The Time I Got Sunburned

February 22, 2012 Leave a comment Go to comments

bad_tan_leather

Every year, my family used to take a trip to Sanibel Island, which is off the Western coast of Florida in the Gulf of Mexico.

It’s a beautiful place with strangely warm waters and white sands. I have fond memories of our time in a rented condo, but one thing always went wrong every year. On the day of our arrival, I’d always get so sunburned that I’d be forced to be a hermit for the remainder of our vacation week.

Despite this happening every time, I never learned. Some sunscreen could have prevented the whole painful process, but I wanted to be tan more than anything. All of my friends would become a beautiful nut brown color in the summers, but I would remain as pale and pasty as ever. Somehow, I thought my translucent skin was simply the result of a lack of will. If I just sat in the sun LONG enough, I’d tan like everyone else, and would stop looking so sickly all year.

But this was not to be, and each time I’d become as red as a lobster. I’d lounge around the condo, feverish and ashamed. I’d refuse to go out to dinner with the family, and would instead just sit around in clothing slick with aloe. They’d bring me food back, but I wouldn’t be hungry.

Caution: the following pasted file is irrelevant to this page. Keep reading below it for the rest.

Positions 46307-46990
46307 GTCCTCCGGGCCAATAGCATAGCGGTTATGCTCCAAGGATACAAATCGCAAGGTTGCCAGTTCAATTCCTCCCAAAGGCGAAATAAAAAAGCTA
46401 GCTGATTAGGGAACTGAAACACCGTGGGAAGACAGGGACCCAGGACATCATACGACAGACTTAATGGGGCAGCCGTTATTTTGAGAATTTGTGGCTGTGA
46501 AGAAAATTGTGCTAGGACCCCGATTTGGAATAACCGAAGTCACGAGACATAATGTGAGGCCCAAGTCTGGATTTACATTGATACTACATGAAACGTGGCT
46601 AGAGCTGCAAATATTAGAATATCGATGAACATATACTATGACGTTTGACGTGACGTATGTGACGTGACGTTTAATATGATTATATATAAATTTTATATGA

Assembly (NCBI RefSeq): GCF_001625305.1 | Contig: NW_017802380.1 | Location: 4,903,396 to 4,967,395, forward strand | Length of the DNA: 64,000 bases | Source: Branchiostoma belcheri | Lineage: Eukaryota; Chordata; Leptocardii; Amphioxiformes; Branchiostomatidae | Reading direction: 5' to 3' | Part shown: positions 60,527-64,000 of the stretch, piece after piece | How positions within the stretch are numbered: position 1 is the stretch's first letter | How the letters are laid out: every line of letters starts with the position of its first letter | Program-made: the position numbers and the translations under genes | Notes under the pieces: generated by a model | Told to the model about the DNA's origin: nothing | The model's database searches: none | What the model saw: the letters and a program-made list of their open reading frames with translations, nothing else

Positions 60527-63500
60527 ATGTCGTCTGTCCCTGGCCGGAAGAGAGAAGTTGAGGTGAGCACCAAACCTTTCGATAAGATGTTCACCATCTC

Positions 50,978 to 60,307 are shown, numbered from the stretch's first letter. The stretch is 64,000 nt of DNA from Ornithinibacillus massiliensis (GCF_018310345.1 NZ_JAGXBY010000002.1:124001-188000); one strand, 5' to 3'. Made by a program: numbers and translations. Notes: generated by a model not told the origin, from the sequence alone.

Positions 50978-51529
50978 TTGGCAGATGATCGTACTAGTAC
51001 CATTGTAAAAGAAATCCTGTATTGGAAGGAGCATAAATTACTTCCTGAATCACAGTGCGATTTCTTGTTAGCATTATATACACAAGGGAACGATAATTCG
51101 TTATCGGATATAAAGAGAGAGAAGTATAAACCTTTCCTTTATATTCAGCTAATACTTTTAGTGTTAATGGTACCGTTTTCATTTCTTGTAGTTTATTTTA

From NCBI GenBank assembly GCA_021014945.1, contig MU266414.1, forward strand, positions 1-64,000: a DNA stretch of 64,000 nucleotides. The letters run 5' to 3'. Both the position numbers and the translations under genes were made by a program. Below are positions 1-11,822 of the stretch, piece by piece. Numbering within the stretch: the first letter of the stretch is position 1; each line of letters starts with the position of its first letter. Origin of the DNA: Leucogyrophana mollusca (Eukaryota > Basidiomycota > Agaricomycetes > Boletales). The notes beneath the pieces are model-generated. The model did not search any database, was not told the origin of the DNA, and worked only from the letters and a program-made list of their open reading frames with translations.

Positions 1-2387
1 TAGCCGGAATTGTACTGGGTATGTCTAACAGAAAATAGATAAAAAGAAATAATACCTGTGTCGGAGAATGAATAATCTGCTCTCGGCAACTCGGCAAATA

One year, I burned so badly that my eyelids swelled shut, and I woke up in the middle of night thinking I had gone blind. It hurt to blink, and I had burned the bottoms of my feet as well, so it hurt to walk. My armpits were aflame, and so it hurt to lower my arms. I sat on the bed, arms akimbo, and cried salty tears, which of course just aggravated the burns even more. The next day, blisters formed all over my body, which meant I had managed to give myself 2nd degree burns after a few hours in the Florida sun.

I eventually learned to slather on sunscreen like my life depended on it, though I worry about what damage I’ve already caused. I’ve heard that serious sunburns earlier in life can raise your risk for skin cancer as an adult. Nowadays, I notice that I burn after only 15 minutes or so in the sun, and I always sit under a huge umbrella and hat if I go to the beach.

I know now that my paleness is here to stay, but I hope it’s not too late.

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  1. February 22, 2012 at 10:46 am

    OUCH!

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